The California utility began planning its big nuclear facility in the 1960s. The original site was to be at Nocomo Dunes. But at the urging of environmentalists, PG&E shifted to its second choice, Diablo Canyon. Originally, the company was thinking of as many as six reactors at the site; now it will be satisfied if it can get the two nearing completion on line in the early 1980s.

What happened in 1971 is typical of the kind of problem that has afflicted the nuclear industry. Although PG&E had conducted what a spokesman terms ''the most thorough seismic studies ever done for a nuclear plant,'' two geologists announced in 1971 a hypothesis that there was a ''major, active'' fault just offshore from Diablo Canyon. And in 1975 the US Geological Survey said that a major quake of 7.5 on the Richter scale was possible in the area. This led to changes in the plant - new concrete buttressing, additional interior walls, new floors of stronger steel, and extra supports for other elements in the reactor chambers.

Last fall a young engineer for PG&E discovered what has become widely known as one of the most embarrassing blunders in an industry that has had more than a few: Someone had used the wrong plans and seismic safety supports had been put in the wrong places.

Although corrective work already is well along, the mistake resulted in another series of lengthy hearings, another blow to public confidence in the nuclear power industry and the safety of reactors, and an upsurge of opposition to the licensing of Diablo Canyon.

There is general agreement among those who carefully study the energy situation in the US that nuclear power is in deep trouble. With roughly 70 plants in operation now, plans to build another 70 to 80 are in serious jeopardy. Some already have been abandoned, including two in Washington that will effect utility rates in four Western states, including California.

Yet even energy planners who worry that nuclear power is being halted in its tracks include a sizable contribution by such plants in their projections of US electricity output for the next 20 to 25 years. They admit that even if the environmental problems involved with greater use of coal-fired plants are met, not enough such units can be provided to make up the difference. The alternative is continued heavy dependence on foreign oil to generate electricity.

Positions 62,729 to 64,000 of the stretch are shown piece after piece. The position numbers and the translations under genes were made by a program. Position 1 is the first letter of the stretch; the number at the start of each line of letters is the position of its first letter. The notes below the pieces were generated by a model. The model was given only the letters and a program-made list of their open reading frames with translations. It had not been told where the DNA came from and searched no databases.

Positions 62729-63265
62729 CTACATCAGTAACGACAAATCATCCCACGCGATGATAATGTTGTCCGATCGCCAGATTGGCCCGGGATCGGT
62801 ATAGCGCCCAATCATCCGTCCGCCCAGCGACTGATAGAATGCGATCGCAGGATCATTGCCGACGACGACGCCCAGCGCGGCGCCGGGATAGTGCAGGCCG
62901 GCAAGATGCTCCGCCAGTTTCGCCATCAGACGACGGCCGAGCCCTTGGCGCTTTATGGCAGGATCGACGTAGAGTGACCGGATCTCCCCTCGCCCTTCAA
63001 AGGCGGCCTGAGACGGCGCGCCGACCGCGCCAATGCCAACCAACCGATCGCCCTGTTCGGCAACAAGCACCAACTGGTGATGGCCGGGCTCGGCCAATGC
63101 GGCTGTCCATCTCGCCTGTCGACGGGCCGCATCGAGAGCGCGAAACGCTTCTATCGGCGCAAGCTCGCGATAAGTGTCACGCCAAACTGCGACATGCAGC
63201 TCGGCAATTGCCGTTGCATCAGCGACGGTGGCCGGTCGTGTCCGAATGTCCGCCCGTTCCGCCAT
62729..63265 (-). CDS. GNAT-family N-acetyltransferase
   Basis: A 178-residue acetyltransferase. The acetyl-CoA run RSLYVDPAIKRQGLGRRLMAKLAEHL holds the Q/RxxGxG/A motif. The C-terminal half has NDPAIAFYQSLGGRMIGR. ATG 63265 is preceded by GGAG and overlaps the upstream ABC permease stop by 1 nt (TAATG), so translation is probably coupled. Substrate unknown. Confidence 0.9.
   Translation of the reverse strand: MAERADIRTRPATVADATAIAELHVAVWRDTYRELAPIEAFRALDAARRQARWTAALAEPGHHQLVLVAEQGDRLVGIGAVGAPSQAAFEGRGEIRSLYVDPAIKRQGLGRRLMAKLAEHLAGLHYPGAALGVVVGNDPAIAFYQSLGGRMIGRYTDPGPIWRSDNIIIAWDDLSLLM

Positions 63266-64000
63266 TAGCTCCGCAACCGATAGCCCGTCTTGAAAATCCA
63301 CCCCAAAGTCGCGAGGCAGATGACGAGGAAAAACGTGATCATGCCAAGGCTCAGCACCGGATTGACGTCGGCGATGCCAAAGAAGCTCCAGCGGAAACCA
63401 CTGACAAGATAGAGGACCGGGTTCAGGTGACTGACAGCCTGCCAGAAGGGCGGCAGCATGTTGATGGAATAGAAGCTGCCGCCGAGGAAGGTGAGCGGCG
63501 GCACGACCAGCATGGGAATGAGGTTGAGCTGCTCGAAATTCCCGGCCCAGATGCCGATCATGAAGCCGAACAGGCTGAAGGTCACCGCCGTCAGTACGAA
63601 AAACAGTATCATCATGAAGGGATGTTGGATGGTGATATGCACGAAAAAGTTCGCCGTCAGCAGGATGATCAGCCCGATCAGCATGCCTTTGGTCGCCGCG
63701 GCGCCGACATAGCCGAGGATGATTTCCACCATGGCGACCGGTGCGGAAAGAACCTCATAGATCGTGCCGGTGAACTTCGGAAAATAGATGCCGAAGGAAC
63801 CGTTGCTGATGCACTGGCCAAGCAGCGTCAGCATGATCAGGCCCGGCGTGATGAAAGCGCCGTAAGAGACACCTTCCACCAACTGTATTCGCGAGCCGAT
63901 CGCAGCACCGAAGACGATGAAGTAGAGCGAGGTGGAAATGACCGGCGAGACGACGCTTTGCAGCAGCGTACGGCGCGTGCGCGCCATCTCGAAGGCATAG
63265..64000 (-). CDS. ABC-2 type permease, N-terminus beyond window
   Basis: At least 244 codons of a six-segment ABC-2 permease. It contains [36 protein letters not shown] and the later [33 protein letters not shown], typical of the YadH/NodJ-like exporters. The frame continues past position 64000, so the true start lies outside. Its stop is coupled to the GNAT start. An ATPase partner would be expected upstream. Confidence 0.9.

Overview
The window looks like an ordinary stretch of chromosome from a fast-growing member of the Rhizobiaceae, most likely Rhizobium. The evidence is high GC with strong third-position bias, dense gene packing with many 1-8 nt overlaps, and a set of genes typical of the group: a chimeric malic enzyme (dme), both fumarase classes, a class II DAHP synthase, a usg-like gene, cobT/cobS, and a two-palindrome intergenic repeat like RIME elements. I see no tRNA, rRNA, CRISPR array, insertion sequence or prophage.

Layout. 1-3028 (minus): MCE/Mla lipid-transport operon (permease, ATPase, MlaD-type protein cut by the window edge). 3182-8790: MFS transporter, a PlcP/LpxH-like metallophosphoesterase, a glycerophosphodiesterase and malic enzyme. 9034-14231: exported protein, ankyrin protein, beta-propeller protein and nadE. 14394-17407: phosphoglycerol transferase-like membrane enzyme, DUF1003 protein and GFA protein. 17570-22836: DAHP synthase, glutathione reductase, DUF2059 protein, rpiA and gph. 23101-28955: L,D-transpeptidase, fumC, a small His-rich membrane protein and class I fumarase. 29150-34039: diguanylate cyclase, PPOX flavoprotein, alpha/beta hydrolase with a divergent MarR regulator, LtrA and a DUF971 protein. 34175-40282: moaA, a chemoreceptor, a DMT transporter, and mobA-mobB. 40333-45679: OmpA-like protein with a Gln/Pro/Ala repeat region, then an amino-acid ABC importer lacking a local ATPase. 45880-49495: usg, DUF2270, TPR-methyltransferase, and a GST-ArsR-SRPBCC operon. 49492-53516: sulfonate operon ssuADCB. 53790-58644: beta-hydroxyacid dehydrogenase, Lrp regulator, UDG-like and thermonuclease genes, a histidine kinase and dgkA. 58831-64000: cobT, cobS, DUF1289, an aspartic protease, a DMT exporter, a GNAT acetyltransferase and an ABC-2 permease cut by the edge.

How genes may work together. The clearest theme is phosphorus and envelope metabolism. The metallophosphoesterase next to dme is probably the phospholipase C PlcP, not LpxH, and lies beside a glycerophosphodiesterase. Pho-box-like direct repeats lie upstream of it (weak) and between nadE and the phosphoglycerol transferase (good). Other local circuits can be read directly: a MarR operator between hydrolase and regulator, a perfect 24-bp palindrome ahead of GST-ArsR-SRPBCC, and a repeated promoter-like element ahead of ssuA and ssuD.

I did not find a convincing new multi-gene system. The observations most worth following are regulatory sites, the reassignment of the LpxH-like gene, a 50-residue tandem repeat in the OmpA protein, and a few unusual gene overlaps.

What about consumers who already feel the cost of electricity threatens to pauperize them? In February 1980, the California Council for Environmental and Economic Balance published a study on ''Electricity Prices in the 1980s'' in California. It stated: ''PG&E rate-payers would pay an additional $1.68 billion in 1985 if the Diablo Canyon power plant is not in operation. And this penalty would grow larger in subsequent years.''

Twenty years ago consumers were being told they faced an era of cheap, clean, safe nuclear power in which the amount of their income spent for electricity would see a sizable decline. Today, the electric industry almost plaintively argues that -- with at least some new nuclear facilities coupled with conservation and alternative energy systems -- rates can be kept from climbing astronomically.

A PG&E spokesman declares that the company is well aware of its obligations ''to provide reliable electric (and gas) service to customers, profit to the stockholders, and to protect the safety and well-being of the public.''

If the industry as a whole can convince its critics of the sincerity with which it approaches those obligations, then there may be a basis for progress, after all, in the nuclear power field.